Uwatec SmartTRAK and Aladin TEC2G

All one needs to understand the Uwatec TEC2G is a bit of information, MDB Tools, and libdivecomputer. In this article, I will show how to understand and get data out of SmartTRAK logs as well as how to get dive data from the Aladin TEC2G, among others the watertype of a given dive data that otherwise is missing in libdivecomputer.

Before going into details, one important disclaimer. This data is provided as is without any kind of warranty, it is based on my understanding which may be entirely wrong. DO NOT use the data for making any diving related decision without first consulting a reliable source.

First, let us start with the SmartTRAK log files. The SmartTRAK log files, as can be found fairly quickly with an Internet search, are Microsoft Access Database files containing the dives. Rumor has it that the database of the dive log can be easily damaged and the dives should be exported into a fresh copy. Downside is that during that process, the dives may get renumbered (happened to me). Another rumor is that the Access database file is password protected with the password “gU6dokZ6sk9R”. For me MDB Tools, however, worked just fine on the database without asking for a password.

Actually, the database schema looks like something where little or no thought was invested by the developers. The most important table is the Dives table. The columns in the “Dives” table are fairly self explanatory and probably the nicest that the developers did, is to include the dive profile exactly the way as it is stored on the dive computer. The “Log” column storing the log part of the dive and the “Profile” column storing the profile of the dive. If the binary data of these two columns are joined, we get the perfect dive data as libdivecomputer would download from the dive computer itself. That was an awesome decisions by the developers, and other dive log developers could mimic that idea, especially, as long as they do not fully understand all the fields that they download. I will come back to that later.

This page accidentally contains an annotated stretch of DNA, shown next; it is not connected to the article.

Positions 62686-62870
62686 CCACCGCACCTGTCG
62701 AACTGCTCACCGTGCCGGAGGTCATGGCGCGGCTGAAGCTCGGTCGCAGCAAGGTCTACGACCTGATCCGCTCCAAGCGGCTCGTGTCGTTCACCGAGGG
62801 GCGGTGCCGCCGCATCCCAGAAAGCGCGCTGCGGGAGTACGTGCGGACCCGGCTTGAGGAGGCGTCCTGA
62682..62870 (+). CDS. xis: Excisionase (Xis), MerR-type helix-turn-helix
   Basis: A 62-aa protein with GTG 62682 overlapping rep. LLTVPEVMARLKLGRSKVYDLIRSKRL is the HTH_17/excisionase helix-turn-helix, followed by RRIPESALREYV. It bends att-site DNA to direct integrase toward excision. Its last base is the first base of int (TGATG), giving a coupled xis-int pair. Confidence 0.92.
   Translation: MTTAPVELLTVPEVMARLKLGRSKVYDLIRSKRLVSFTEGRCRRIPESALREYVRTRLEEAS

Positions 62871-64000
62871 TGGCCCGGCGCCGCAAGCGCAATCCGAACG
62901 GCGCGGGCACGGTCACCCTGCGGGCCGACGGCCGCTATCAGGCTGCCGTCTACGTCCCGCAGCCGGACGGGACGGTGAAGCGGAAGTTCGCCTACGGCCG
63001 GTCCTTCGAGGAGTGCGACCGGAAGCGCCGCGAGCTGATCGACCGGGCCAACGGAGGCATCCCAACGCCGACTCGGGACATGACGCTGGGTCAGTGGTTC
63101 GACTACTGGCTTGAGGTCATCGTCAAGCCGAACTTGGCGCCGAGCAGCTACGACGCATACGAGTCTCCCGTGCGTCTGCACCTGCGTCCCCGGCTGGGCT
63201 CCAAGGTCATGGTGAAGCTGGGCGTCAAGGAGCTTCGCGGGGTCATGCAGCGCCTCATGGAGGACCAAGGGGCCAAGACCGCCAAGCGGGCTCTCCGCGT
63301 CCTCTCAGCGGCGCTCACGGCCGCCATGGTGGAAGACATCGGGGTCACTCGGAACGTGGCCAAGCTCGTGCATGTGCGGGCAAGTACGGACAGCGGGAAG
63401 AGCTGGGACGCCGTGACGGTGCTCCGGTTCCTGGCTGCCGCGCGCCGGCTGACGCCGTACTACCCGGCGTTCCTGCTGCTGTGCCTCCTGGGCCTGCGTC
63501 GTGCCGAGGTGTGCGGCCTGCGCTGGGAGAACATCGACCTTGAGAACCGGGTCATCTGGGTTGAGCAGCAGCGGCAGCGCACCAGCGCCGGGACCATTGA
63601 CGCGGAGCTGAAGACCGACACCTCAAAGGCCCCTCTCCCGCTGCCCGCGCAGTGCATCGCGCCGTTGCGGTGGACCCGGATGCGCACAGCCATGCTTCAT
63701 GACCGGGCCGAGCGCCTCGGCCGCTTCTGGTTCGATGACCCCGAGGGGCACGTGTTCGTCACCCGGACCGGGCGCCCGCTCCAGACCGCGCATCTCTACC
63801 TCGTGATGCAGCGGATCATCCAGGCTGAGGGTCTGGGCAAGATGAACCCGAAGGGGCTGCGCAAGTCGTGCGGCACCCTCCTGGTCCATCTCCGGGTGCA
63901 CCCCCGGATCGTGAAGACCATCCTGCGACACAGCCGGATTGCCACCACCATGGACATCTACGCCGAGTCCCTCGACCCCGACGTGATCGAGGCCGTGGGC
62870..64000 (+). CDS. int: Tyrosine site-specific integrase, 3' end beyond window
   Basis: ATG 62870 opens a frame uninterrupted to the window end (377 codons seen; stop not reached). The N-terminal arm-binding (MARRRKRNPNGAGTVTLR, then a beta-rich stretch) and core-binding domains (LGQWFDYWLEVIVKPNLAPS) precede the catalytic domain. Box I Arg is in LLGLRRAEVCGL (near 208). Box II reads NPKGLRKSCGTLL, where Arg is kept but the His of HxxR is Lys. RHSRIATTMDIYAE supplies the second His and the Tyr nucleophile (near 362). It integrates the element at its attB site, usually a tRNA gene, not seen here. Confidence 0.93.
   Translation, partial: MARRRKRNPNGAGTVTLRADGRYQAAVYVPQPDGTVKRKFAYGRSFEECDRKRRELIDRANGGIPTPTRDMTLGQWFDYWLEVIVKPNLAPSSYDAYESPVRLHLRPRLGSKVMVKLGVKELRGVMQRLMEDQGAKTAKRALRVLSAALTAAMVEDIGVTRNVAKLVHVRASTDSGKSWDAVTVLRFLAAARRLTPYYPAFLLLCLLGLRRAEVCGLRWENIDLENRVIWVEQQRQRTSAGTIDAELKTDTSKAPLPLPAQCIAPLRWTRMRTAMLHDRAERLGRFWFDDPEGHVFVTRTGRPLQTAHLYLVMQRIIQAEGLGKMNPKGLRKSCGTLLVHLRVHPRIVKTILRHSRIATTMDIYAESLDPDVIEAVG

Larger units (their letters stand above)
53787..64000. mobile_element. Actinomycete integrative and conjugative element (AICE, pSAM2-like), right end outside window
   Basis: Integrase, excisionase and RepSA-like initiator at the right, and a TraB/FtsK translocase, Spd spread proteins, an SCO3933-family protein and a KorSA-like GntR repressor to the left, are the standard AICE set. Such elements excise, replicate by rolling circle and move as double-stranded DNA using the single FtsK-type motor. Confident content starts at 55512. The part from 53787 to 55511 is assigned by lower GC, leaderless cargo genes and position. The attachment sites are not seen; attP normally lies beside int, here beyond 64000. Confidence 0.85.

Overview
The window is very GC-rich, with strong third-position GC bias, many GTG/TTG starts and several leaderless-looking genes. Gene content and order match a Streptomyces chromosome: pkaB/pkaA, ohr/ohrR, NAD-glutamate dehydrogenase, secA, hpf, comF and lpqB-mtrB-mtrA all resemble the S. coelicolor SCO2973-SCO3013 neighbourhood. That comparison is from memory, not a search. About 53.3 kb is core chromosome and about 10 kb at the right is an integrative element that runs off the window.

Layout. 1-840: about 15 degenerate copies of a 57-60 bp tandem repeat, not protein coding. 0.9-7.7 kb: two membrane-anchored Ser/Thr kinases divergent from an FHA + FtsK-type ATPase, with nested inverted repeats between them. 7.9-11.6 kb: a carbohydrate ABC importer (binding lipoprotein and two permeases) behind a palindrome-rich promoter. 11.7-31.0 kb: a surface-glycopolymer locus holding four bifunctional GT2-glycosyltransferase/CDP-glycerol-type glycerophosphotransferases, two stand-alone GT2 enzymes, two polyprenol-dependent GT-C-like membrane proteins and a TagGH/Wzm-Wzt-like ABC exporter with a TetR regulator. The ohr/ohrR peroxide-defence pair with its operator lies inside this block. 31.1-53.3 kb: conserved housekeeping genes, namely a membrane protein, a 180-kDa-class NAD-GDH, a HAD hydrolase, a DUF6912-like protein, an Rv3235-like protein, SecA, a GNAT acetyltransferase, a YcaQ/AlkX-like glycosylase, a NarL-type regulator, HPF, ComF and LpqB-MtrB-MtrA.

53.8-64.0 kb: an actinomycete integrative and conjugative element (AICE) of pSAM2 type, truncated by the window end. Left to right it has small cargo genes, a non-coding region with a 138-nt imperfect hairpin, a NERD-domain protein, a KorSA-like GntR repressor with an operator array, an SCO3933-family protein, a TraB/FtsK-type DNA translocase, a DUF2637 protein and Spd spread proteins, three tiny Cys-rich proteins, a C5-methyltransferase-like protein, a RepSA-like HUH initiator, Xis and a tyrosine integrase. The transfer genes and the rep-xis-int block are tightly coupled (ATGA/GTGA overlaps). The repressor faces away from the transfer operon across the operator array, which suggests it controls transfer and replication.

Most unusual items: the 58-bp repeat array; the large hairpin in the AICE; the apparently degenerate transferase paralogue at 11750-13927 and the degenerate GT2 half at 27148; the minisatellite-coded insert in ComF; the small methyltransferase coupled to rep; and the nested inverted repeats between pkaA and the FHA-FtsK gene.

The third interesting column is the “DiveComputerType”. This column indicates the model and at least for the TEC2G matches the model number used by libdivecomputer. That said, using that information, we can read out all the dives from the SmartTRAK dive log with MDB Tools, get the raw dive computer data, create an uwatec_smart_parser provided by libdivecomputer, and parse the dive data. This allows us to fairly cheaply write an importer for SmartTRAK logs for any software using libdivecomputer.

Now, for the last part, libdivecomputer, unfortunately does not understand all the fields the Aladin TEC2G stores in the dive log. Most annoyingly, it does honor the TEC2G’s water-type entry. Unlike other Uwatec dive computers the TEC2G does not contain a salinity sensor but unlike the cheaper models allows to manually set the water-type. This is copied into the log as a flag and based on that the depth values obtained from the log or the profile data need to be adjusted. If the water type was set to salt water, the depth values need to be divided by 1.025, for fresh water, they are correct.

Now let us analyze, a TEC2G dive log for a salt water dive (profile data has been omitted). The data is stored in little-endian formet.

Temp: 36.6 Time(in): 620982361 Duration: 46min @ 26.77m
WTemp: 28.0-33.6 Gas(O2): 21.0 Decogas(O2): 0.0

a5 a5 5a 5a e7 03 00 00  59 70 03 25 00 01 00 00  ..ZZ....Yp.%....